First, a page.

Many of us have considered a situation where the same person is asked to both mediate and arbitrate a dispute. The conventional wisdom is that arbitration must come first since the mediator could receive confidential communication or information that might be inadmissible at the arbitration hearing or just not offered or revealed by the party in question. The other side is that arbitration is every bit as expensive as a trial, in some cases more so when you add in the administrative fees of some of the organizations facilitating it. Therefore, mediation should come first because it would save the expenses associated with a full-blown arbitration hearing. Furthermore, many mediators, (me included), don’t want to hear confidential information in the private sessions anyway because if it can’t be shared with the other side, it is of little use in resolving the matter.

We all know that alternative dispute resolution is a creature of contract so what happens when it provides that mediation and arbitration are to be conducted by the same person? I came across a very interesting clause in a construction case that required just that:

In the event the mediation does not resolve said claim or dispute; the parties agree that all information provided to the mediator, including the Consulting Firm’s finding/recommendation, shall be used by the mediator to provide a final and binding arbitration resolution/ruling in writing within ten (10) days of mediation. The parties hereto agree that said resolution will be final and may be submitted to a court of appropriate jurisdiction for enforcement. The substantially prevailing party at such mediation/arbitration shall be awarded reasonable attorneys’ fees and costs in addition to any other awards.

A little context here. The contract was for the replacement of a roof on an office building. It was between the owner and contractor but also named the “Consulting Firm”, which was a group that advised the owner like an architect. The only duties of the Consulting Firm referenced in the contract were to “declare substantial completion” and “consider applications for payment” from the contractor. But it was to play a very interesting role in dispute resolution.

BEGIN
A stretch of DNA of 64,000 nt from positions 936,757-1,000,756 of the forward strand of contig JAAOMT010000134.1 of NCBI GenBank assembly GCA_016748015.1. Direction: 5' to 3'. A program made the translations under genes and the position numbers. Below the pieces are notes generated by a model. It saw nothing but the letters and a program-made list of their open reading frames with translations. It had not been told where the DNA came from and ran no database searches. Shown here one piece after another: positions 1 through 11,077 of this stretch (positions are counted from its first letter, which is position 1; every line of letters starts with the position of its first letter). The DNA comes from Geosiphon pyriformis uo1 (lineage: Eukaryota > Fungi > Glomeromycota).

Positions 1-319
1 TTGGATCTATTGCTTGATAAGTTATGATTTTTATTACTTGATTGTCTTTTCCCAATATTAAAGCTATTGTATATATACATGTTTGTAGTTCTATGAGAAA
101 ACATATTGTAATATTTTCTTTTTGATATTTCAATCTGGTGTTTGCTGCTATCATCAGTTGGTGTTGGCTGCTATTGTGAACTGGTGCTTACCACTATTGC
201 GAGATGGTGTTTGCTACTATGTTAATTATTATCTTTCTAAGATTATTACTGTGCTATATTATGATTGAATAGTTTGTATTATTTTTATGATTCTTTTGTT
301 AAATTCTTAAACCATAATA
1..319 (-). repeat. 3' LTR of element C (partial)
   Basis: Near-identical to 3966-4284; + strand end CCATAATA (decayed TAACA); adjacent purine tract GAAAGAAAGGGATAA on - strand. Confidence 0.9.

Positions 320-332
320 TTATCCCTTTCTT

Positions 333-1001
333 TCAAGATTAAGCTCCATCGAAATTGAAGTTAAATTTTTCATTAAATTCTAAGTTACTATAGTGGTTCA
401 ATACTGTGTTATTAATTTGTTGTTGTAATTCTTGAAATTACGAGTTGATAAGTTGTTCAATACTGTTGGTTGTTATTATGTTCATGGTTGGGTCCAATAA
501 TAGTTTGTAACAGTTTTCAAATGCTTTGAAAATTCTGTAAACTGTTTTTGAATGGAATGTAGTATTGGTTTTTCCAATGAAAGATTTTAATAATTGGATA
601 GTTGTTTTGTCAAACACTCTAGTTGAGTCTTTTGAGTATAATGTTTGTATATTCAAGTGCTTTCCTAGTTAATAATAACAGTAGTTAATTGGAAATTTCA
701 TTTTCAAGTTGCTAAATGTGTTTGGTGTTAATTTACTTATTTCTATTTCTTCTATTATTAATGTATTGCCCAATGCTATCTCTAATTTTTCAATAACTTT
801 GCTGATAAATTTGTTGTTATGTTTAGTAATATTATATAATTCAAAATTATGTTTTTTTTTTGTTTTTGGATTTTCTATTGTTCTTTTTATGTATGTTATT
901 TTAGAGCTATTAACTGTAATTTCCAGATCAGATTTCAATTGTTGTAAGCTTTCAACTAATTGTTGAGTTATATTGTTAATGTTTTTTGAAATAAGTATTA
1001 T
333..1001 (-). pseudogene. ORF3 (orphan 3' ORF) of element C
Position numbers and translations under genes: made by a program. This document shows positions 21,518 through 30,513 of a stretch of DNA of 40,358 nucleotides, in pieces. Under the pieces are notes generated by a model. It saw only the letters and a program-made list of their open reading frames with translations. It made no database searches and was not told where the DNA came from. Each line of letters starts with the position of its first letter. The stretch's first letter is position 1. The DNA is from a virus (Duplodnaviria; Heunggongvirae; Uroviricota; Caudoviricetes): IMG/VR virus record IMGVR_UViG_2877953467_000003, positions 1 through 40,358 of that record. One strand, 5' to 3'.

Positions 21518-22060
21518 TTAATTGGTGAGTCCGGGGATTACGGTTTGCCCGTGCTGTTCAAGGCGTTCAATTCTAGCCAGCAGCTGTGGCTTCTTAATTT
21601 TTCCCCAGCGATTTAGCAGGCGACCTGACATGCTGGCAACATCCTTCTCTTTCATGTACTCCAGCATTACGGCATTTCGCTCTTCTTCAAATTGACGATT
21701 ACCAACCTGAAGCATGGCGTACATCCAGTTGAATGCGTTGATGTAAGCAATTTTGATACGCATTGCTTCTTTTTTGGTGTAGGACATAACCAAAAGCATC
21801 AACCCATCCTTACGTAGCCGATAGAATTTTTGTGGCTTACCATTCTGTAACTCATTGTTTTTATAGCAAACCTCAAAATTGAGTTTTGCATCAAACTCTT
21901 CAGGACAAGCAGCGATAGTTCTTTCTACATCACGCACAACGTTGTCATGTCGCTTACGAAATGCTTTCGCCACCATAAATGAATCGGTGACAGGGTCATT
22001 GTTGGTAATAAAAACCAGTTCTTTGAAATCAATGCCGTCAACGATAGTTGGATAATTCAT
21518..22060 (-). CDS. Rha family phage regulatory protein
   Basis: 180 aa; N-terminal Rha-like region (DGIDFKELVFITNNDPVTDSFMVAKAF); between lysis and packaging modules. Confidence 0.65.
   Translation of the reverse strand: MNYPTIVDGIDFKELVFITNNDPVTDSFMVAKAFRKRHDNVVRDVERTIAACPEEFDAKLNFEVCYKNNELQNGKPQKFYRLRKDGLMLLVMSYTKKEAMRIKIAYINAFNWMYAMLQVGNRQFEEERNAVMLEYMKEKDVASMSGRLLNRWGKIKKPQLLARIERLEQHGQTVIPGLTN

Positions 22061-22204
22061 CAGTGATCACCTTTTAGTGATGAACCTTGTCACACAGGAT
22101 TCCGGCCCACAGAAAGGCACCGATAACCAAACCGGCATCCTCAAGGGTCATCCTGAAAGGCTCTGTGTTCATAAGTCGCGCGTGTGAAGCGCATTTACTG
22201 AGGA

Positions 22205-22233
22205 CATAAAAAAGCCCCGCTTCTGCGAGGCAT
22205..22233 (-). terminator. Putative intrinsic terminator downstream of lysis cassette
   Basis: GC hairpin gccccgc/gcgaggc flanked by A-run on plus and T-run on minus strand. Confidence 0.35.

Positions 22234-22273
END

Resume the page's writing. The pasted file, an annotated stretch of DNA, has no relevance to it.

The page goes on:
In the event of a dispute, the issue was to be submitted to the Consulting Firm whose duty it was to, “submit a resolution to each party within five days.” If that did not resolve it, the parties could invoke the mediation provisions. But if that failed, the above language created some interesting questions for me.

The contract required that I was to issue a “final and binding arbitration resolution/ruling” within ten days of the mediation. But in making that ruling, I was to consider “all information provided to the mediator, including the Consulting Firm’s finding/recommendation.” While both sides would know the particulars of the Consulting Firm’s findings, they might not know the extent of the information provided to me in the private sessions. If someone provided information in the private sessions that they considered confidential, was I to ignore it or pretend I did not hear it when I considered my ruling? Or, should I have declared at the outset that I would share with everyone, any information provided to me in the private session?

Fortunately, we settled the case in mediation and did not move to the arbitration phase, but I think the threat of a binding decision looming in 10 days may have helped moderate the demands of both sides.

The same person can conduct a mediation before arbitration in some circumstances, but the parties should very carefully craft the rules and protocols to maintain the integrity of both.